Dealing With Work Intensity At Work
I am not a very intense person. Left to myself I am very mellow. I enjoy taking my time with my morning routine, I make my coffee and read. I like to spend some time at a coffee shop in the early part of the day and do something athletic by myself. I am definitely an introvert which seems to have become a popular new age term. Interacting with others is always a bit awkward because I can’t really be myself. I’m the sort that is usually asked by friends “Don’t you get bored?” “God, that sounds boring, that’s all you do?” “Don’t you want more?” “That’s all you want to do? OMG!”.
At work I have learned to have a whole different demeanor. I am bubbly and quite hilarious I’m told. I am usually one of the fastest providers and I don’t get (terribly) stressed out seeing complex patients. I am not saying that I’m a better provider, I just do well not resisting the urgent care flow. Regardless, I feel the intensity of work in every molecule of my body.
Turning off the intensity is very hard, which is the point of this post. Being able to balance work intensity, turning it off before going back to one’s private life, is nearly impossible. If you are already an intense person it might not be much of a transition. But for those INTJ’s types it’s tougher because we don’t care to have that intensity in our private lives.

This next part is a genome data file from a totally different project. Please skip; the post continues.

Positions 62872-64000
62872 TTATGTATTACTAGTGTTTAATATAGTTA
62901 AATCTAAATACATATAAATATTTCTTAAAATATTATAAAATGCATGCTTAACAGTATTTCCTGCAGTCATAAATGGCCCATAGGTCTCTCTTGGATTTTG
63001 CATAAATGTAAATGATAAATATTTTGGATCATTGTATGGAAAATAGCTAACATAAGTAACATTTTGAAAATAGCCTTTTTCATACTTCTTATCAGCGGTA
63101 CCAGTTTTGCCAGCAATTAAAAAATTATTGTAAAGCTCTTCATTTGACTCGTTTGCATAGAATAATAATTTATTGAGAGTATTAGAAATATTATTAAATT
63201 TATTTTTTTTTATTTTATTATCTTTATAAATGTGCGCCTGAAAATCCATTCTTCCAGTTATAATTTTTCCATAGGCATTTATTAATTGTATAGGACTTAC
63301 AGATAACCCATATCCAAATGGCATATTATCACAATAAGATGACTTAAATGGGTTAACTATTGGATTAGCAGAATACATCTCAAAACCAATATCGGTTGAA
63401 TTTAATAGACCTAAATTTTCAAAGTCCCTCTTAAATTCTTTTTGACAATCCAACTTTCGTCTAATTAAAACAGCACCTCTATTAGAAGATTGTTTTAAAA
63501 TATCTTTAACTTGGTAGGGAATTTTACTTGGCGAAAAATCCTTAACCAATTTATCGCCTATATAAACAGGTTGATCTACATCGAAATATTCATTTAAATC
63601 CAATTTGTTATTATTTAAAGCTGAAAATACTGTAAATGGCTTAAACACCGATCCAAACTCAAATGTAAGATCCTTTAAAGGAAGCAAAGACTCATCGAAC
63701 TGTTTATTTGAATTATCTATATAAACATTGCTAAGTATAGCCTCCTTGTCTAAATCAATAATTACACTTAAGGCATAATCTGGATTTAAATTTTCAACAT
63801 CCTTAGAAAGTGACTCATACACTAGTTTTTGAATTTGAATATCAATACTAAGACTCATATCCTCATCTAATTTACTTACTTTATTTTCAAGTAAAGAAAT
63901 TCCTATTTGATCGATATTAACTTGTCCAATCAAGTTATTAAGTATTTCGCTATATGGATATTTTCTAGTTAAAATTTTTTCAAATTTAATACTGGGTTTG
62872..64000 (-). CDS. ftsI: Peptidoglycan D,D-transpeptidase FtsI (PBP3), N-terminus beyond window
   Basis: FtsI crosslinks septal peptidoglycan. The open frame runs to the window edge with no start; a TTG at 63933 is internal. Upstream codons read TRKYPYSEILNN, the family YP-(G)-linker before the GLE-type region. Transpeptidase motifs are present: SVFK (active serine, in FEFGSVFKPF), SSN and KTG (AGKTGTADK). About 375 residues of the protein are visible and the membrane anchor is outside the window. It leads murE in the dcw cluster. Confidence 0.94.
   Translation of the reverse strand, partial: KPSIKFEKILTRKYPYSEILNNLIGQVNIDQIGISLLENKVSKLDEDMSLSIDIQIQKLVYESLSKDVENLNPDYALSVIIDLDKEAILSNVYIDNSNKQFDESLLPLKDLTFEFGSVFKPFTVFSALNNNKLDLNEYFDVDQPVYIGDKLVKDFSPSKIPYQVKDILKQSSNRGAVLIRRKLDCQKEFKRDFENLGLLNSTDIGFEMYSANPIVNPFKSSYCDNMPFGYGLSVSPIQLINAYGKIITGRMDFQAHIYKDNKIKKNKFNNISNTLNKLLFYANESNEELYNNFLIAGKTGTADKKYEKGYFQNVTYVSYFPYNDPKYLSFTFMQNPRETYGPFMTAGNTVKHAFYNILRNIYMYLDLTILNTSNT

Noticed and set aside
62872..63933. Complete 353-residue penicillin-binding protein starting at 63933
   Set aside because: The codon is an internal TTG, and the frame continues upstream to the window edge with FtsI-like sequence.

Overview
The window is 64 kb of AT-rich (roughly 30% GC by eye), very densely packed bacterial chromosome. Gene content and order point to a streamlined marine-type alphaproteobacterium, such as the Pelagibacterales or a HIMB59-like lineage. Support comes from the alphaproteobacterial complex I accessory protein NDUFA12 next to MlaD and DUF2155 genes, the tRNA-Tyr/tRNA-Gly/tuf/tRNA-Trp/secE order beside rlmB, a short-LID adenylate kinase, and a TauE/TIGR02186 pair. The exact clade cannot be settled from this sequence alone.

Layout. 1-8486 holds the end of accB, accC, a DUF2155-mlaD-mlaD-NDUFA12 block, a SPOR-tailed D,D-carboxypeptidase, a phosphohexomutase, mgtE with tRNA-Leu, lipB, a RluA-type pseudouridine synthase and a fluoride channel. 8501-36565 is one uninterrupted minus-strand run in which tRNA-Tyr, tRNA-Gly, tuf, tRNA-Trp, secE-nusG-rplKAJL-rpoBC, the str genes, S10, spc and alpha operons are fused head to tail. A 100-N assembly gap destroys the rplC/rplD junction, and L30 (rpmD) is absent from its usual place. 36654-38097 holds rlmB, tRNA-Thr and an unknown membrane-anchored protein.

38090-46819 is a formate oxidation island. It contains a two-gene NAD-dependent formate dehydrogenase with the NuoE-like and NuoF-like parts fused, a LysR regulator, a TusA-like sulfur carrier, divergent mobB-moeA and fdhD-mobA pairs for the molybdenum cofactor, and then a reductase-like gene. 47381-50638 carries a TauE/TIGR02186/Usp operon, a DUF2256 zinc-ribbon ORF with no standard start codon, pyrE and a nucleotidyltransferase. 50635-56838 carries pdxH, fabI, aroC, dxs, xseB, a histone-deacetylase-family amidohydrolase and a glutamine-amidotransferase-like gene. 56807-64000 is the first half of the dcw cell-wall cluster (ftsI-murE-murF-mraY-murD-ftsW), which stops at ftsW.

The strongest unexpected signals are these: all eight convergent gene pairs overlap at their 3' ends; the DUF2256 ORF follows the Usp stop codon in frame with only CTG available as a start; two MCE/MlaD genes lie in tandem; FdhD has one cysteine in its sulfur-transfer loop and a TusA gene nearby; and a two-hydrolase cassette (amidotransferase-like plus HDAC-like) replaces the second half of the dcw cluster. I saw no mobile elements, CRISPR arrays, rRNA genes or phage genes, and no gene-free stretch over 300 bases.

For the mellow personality types it’s often relatively easy to maintain that intensity at younger ages, perhaps into the mid to late thirties. Right around that age, however, one develops a bit of a disconnect. That person gets a little confused because they still really enjoy their work but don’t know why it’s becoming more and more of a burden to practice medicine.
The solution for us might be to either transition to becoming dermatologists (just kidding) or get on the fast track towards early retirement. Of course I am leaning towards the latter. As for the question of “What would you do with all your free time?” I would say “Catch up on many years of missed me-time”.